The GDPR is set to replace existing data protection laws in the UK and across the other 27 member states of the EU in an attempt to make them more in tune with the digital age. On 7th July digital trade body the Internet Advertising Bureau (IAB) invited Ruth Birdman from law firm Bird & Bird, Iain Bourne from the UK Information Commissioner’s Office (ICO) and Yves Schwarzbart, Head of Policy & Regulatory Affairs, IAB UK to talk about this in light of the UK’s recent EU referendum.
What the event covered:
During the talk it was clear that there is much unknown about what data protection law will look like due to the uncertainty surrounding the UK’s future relationship with the rest of Europe. The UK at some point will have to trigger Article 50 and begin proceedings to exit the EU within two years. This makes any legislative relationship British firms have with the EU certain to change.
The dates of the final Brexit and the incoming GDPR are likely to overlap by about six or seven months. This has led both the IAB and the official data regulator, the Information Commissioner’s Office (ICO), to officially advise that UK firms stick to the current plan and make significant steps to complying with the new Regulation.
Both have issued initial commentary, the IAB identifying a six point plan and the ICO a 12 stage guide. It is also important to remember that any company operating across EU member state borders will also need to comply anyway.
The General Data Protection Regulation (GDPR), it is an attempt by the EU to unify current national data protection rules. Much like other national data protection Regulation it applies at the point of processing data: if your company collects data on users it will almost certainly apply to your organisation.
As a Regulation there is no ambiguity about how it is transposed into national law, the text of the law will directly apply unlike a Directive (such as the so-called ‘Cookie Directive’ that allowed for flexible interpretation). Also the GDPR isn’t just limited to digital data protection, it covers all areas from medical records to how a company may choose to market to you.
What could happen to UK data Law?
It was discussed that at the moment, UK firms are currently subject to the current Data Protection Act (DPA) and this for the time being will not change. It is unlikely to change straight away even after the exit from the EU is finalised. What our data protection laws could look like in the future will ultimately depend on the outcome of the exit negotiations and what the UK’s relationship with the EU will be like after.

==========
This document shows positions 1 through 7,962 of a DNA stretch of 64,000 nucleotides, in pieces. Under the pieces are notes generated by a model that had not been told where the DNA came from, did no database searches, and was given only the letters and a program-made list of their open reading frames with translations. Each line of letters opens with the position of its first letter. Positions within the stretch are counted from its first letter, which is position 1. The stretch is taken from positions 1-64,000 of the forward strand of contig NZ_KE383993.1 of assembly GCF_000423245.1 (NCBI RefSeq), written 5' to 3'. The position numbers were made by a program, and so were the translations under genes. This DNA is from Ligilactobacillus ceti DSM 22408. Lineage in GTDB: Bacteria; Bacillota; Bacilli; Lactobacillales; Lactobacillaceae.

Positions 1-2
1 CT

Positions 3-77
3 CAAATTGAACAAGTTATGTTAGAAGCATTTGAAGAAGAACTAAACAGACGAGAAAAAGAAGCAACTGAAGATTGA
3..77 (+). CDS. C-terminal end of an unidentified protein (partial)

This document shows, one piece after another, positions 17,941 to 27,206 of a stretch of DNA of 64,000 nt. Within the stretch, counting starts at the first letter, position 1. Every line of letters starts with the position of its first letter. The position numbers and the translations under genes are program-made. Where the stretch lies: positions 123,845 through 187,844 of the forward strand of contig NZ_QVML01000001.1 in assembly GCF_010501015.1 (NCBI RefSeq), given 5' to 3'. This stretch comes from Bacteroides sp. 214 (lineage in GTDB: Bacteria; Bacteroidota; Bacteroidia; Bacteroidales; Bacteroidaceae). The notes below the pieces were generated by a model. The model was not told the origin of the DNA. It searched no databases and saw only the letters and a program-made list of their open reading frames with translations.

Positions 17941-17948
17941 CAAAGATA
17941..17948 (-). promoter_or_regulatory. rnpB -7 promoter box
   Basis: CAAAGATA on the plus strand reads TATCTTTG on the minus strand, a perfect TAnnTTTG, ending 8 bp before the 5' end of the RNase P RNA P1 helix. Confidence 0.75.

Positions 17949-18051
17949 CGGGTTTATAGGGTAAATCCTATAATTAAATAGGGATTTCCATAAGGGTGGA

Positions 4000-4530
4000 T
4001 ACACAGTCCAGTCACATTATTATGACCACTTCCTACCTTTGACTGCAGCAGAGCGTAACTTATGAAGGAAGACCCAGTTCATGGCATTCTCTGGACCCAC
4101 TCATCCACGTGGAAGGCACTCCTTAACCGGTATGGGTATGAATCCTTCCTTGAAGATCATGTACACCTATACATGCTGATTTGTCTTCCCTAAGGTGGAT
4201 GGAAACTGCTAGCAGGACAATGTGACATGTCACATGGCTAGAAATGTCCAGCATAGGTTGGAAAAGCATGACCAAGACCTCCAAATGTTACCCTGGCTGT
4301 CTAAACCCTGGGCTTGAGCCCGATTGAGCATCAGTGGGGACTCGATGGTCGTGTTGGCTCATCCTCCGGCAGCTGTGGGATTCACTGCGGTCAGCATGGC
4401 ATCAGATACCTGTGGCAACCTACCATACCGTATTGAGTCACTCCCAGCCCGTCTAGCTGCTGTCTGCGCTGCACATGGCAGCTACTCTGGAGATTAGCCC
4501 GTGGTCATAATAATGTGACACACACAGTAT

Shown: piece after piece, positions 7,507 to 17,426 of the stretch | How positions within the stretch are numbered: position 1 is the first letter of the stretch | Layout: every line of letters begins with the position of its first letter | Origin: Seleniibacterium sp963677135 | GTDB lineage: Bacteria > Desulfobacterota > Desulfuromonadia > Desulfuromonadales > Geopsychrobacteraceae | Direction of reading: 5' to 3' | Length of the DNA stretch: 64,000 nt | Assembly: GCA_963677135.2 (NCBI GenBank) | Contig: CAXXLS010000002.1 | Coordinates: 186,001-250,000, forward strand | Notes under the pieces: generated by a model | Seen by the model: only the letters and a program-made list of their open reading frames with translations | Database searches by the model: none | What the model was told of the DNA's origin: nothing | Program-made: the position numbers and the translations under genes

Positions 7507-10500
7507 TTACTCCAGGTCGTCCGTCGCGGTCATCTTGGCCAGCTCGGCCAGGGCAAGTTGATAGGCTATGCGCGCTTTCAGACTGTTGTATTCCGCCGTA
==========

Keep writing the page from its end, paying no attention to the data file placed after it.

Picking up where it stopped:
The UK could, for example, become a member of the European Economic Area (EEA), which would mean that GDPR would be enforced in its majority, but not completely.
The speakers also highlighted the possibility that we could become a member of the European Free Trade Association (EFTA) like Norway or Switzerland meaning we wouldn’t have to interpret the GDPR agreement directly but would probably have to in some way.
Additionally, the UK could look to create our own Customs Union, which would give us freedom to choose our own data laws or finally we could join Albania and become part of the Council of Europe, which would again mean we would need some sort of legislation in the UK.
It’s worth remembering the ICO has already stated they will seek an ‘adequacy’ agreement in order to harmonise UK law as much with the rest of the EU regardless of the outcome.
The key theme from the event was that whatever happens within the wider EU negotiations and what the overall Brexit relationship will look like, it is important to remember that the UK will almost certainly adopt some form of newly revised data regulation. How this will look will be unclear, but if you comply with the GDPR you will most likely be in a stronger position moving into any future scenario around data protection.
For digital marketing companies the advice for the moment is continue as before. In this age of uncertainty, it is the only guarantee of future compliance.